Business Acquisitions and Sales

7 Basic Steps of a Business Acquisition or Sale

  1. Prepare your business for sale (if you are the seller) or research a business to purchase (if you are the buyer).
  2. Find a buyer or a seller. 
  3. Negotiate the terms of the transaction and execute a Letter of Intent.
  4. Conduct Due Diligence.
  5. Negotiate and execute a Purchase Agreement. 
  6. Closing. 
  7. Post-Closing transition.

Anyone with any degree of experience in business acquisitions will highly recommend you hire an attorney at the very beginning of the process. These transactions involve many legal elements, such as business structure, tax, real estate, contracts, finance, and employment. Very often, we see people wait to hire an attorney until the end of the process, and it is often necessary to go back and redo negotiations or due diligence. 

2 Ways to Structure the Transaction

  1. Asset Purchase.
  2. Stock Purchase.

Every business acquisition comes in the form of either an asset purchase or a stock purchase. The buyer and seller must decide which structure is most appropriate for that particular transaction. Only an attorney should advise the buyer or seller on these issues. Non-attorney professionals such as accountants and business brokers are not legally permitted to give advice on these issues. However, we are accustomed to working closely with a client's entire team of advisors to ensure a smooth transaction.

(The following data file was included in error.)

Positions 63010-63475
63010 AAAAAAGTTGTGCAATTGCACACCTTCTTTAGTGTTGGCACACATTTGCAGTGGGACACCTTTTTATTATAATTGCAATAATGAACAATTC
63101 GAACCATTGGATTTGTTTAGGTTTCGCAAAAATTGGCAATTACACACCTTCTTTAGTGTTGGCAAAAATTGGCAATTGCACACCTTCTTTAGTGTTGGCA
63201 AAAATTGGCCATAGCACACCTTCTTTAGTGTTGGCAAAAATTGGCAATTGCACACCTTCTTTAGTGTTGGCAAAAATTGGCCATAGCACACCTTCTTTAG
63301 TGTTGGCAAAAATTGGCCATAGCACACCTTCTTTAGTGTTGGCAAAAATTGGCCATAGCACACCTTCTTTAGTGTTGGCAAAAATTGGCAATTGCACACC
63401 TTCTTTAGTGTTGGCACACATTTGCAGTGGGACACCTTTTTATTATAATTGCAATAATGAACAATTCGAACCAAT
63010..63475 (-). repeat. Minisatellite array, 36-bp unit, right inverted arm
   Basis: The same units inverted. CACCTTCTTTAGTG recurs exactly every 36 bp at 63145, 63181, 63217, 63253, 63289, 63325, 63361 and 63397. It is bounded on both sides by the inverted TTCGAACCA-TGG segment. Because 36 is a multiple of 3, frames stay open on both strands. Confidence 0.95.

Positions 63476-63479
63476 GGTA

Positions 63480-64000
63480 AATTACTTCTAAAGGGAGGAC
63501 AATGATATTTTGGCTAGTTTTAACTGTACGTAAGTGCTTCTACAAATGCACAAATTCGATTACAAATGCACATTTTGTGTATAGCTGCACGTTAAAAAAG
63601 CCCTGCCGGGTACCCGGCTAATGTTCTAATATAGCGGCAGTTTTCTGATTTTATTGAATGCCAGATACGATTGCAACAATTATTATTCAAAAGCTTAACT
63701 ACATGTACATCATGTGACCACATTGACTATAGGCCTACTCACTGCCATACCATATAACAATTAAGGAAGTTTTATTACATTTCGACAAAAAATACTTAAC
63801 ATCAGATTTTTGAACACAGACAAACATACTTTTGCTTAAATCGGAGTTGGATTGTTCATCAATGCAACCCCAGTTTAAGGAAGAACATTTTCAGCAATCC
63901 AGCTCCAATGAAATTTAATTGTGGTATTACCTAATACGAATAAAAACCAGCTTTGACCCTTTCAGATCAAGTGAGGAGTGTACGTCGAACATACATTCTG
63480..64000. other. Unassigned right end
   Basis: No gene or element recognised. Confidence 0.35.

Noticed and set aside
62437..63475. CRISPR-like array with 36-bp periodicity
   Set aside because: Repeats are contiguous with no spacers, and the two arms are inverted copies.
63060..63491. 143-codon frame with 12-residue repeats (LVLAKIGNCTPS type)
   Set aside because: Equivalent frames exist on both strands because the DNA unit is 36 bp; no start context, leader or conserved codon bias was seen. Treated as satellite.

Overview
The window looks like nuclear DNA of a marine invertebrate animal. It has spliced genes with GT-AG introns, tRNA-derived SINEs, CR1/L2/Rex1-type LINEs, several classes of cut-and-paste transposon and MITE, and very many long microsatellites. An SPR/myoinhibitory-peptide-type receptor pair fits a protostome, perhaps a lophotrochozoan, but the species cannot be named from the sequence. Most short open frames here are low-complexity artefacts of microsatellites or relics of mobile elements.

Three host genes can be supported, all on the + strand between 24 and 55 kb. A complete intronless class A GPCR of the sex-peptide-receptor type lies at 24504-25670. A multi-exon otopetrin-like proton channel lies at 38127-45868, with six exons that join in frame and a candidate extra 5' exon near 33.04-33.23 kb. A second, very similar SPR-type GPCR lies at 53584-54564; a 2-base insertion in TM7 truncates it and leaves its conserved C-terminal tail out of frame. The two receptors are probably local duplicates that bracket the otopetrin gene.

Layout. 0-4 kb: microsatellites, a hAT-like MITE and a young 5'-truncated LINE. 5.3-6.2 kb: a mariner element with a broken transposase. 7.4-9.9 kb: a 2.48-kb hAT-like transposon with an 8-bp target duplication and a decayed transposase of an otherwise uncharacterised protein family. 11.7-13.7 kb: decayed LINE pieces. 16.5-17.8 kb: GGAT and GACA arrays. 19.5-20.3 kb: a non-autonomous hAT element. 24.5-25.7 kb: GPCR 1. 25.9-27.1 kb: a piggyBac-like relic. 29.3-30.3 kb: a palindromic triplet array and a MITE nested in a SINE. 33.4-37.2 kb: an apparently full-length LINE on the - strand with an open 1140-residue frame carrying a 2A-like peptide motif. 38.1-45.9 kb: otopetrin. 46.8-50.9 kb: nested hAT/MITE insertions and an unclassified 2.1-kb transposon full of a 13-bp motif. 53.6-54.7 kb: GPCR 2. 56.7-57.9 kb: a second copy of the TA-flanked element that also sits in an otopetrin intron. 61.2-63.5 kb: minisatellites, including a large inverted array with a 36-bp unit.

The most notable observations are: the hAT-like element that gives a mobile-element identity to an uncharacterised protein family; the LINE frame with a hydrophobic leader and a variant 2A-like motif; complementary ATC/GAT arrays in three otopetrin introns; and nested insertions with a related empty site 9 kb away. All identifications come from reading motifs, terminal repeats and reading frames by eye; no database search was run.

Asset Purchase:  In an asset purchase transaction, the seller (LLC or corporation) sells essentially all of its assets to the buyer. The buyer is a separate LLC or corporation that purchases the seller's assets. The transaction typically includes the seller's intangible assets such as the phone number, website, logos, and trade names. Therefore, the customers do not notice the transition from one owner to another. 

Buyers typically prefer to structure the transaction as an asset purchase for liability reasons and tax reasons. Regarding liability, if the buyer is a separate LLC or corporation, it is less likely the buyer could be held liable for something the seller might have done prior to closing. Regarding taxes, the buyer can establish a higher tax basis in the purchased assets and reset the depreciation schedule on those assets. 

Stock Purchase:  In a stock purchase transaction, the individual LLC member or corporate shareholder sells their ownership equity in the business to other another individual. The buyer then becomes the owner of the business, which gives them control over all the assets of the business. 

Sellers typically prefer to structure the transaction as a stock purchase for tax reasons and because it simplifies the transaction. Regarding taxes, the seller's tax on selling an ownership interest in a business is typically less than the tax when selling the assets of a business. Regarding simplicity, in an asset purchase, the seller still owns an LLC or corporation that must be dissolved at some point. That step is eliminated in a stock purchase.

Hurley Law has experience representing buyers and sellers, in both asset purchases and stock purchases, across a wide range of industries. We would be happy to meet or talk by phone to discuss how we can help you.